In the parking lot, Porsches and Mercedes-Benzes sit next to more modest, worn automobiles. Inside the Brandon Goodwill Superstore, bargains bridge the socioeconomic divide.
Once the stepchild of shopping, thrift stores are gaining new ground with budget-conscious consumers, said Michael Ann Harvey, spokeswoman for Goodwill Industries Suncoast.
"Goodwill stores are different than those that most of us remember from our childhoods," Harvey said. "There's certainly no stigma associated to thrift shopping, especially in this difficult economy."
Many shoppers said they turned to stores like Goodwill for luxe items at low prices.
Jordan White, a seasoned thrift shopper, once found a Dooney & Bourke handbag for $5 at a thrift store. The designer purses retail for hundreds of dollars.
White also turns to thrift stores for clothing. "I live on my own now, so I definitely can't go to Abercrombie or Lucky's."
Consumer demand coupled with donors' generosity produced a solid year for Goodwill, Harvey said.
Nationwide, Goodwill stores posted a 7 percent increase in sales in the last fiscal year, Harvey said. Business throughout west-central Florida increased 14 percent. Brandon's Goodwill ranked fifth in sales out of 2,000 stores nationwide.
Business is also booming at other area thrift stores, including Lighthouse Ministries, which opened a Brandon location in July.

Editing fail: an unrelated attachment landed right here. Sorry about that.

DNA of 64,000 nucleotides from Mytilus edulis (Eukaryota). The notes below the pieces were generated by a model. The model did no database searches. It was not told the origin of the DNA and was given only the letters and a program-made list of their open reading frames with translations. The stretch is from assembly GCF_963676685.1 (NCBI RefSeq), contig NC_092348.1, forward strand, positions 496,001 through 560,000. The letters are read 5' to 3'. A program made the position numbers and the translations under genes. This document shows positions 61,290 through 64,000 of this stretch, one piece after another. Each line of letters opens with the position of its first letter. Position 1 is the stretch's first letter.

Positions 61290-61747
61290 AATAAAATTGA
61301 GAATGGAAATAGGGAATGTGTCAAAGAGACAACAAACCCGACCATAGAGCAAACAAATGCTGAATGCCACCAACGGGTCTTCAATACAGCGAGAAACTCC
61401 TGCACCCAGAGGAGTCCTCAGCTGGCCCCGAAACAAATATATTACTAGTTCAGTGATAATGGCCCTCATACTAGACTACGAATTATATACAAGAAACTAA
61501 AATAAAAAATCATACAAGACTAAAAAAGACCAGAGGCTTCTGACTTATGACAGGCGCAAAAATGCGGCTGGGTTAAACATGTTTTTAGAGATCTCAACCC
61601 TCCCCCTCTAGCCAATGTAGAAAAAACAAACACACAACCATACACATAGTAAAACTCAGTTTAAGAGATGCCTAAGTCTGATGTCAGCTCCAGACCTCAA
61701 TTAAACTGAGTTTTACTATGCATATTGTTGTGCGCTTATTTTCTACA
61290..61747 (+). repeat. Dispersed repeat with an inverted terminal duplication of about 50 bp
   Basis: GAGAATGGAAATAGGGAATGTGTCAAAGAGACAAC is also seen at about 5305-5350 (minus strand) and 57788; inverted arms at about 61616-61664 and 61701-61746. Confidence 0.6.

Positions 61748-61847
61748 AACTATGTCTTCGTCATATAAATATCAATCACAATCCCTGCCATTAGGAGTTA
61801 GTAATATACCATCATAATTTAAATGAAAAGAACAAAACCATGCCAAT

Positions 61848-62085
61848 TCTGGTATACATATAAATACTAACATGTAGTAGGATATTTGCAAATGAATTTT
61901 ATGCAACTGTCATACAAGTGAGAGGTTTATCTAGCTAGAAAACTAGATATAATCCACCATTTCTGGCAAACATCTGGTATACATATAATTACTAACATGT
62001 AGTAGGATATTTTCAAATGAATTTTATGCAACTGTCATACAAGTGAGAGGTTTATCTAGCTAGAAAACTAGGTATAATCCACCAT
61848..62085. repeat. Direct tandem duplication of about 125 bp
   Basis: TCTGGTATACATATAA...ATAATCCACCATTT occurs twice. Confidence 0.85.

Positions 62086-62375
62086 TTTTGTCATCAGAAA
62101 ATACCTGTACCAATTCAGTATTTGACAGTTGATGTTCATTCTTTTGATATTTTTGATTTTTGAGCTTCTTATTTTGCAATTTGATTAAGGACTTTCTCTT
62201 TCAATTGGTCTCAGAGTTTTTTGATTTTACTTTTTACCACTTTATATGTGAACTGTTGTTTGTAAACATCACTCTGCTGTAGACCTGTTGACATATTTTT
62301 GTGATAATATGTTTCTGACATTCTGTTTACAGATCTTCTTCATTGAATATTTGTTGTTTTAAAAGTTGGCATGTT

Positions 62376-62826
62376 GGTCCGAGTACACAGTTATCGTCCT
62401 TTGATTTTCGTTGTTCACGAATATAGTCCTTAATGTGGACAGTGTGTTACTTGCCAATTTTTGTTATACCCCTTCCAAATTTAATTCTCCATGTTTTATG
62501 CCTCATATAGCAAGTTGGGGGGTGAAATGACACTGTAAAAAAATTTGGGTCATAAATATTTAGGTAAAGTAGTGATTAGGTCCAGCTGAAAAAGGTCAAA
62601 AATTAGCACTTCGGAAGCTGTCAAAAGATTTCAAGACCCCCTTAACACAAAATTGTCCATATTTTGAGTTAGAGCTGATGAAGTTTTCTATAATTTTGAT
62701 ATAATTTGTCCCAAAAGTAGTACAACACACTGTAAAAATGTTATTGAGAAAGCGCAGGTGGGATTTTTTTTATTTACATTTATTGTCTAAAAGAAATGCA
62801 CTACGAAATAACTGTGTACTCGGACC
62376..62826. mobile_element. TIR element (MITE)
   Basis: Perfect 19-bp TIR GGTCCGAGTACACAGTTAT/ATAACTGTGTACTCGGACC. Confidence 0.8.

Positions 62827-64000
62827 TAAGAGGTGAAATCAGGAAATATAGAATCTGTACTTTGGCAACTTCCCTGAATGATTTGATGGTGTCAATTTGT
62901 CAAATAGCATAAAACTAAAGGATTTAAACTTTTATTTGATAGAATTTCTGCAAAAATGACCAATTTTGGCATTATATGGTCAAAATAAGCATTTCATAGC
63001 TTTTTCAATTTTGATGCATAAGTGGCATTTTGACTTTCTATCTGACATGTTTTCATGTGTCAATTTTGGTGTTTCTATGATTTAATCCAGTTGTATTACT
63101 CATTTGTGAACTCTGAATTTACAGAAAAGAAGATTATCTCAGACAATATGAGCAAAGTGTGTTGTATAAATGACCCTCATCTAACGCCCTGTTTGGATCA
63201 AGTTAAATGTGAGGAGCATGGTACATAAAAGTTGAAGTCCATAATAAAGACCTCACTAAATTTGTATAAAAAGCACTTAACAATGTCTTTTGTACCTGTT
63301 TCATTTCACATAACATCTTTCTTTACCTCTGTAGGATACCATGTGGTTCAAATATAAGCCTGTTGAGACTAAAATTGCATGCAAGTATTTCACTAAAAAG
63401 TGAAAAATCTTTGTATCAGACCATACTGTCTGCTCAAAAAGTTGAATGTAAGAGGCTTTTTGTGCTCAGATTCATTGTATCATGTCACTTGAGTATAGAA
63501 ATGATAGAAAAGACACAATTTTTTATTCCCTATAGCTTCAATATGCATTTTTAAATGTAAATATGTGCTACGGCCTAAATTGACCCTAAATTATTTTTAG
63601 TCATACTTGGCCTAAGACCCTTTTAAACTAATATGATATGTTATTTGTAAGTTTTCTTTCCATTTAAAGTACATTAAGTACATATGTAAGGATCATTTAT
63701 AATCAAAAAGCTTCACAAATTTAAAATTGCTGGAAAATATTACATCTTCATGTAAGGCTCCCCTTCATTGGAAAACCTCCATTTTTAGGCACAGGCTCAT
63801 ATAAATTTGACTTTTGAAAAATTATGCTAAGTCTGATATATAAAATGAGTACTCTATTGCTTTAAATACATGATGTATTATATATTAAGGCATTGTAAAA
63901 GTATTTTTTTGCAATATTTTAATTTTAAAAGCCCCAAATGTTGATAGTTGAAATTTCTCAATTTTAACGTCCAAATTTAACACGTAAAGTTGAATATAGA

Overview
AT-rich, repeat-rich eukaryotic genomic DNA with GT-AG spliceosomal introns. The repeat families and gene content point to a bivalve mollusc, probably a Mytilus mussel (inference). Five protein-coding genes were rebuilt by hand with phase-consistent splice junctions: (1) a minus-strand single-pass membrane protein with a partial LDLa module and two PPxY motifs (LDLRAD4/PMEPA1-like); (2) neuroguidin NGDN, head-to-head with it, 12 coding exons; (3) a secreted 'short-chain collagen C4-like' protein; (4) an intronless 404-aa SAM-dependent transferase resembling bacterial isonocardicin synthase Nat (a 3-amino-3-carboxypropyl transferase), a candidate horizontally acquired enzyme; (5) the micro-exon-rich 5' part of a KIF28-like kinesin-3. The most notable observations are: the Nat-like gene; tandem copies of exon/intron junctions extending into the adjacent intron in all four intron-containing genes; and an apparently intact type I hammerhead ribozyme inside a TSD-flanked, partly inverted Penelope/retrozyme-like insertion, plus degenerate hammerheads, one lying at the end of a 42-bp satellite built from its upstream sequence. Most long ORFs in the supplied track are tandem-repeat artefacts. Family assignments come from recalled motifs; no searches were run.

Kim Allen, who started Next to New consignment about six years ago in Plant City, said she records a nearly 25 percent sales increase every year. She predicts a higher growth rate for 2010.
Many of her consigners are also shoppers like Colleen Bennett, a local insurance agent.
"I have to deal with the public, and this way I can have more of a wardrobe," Bennett said. "Everyone always asks me where I get my outfits. Now the whole office shops here, too."
At the Brandon Goodwill, senior assistant manager April Carroll has seen all sorts of interesting donations.
There was a Charlie McCarthy ventriloquist's dummy, vintage Barbies and a mounted deer head trophy. Sometimes a wrapped gift arrives.
"I have the fun of opening it," said Eva Hollenbeck, another assistant manager.
Money sometimes turns up unexpectedly. Goodwill employees have found it in handbags, behind a bottle of perfume still in the box and under the glass of a picture frame. Unclaimed money goes into the Goodwill donation fund.
The lure of thrift shopping has reached across genders.
"We've seen businessmen come in and buy five to 10 suits with matching ties and shirts," Carroll said.
Belinda Kramer can be reached at email@example.com.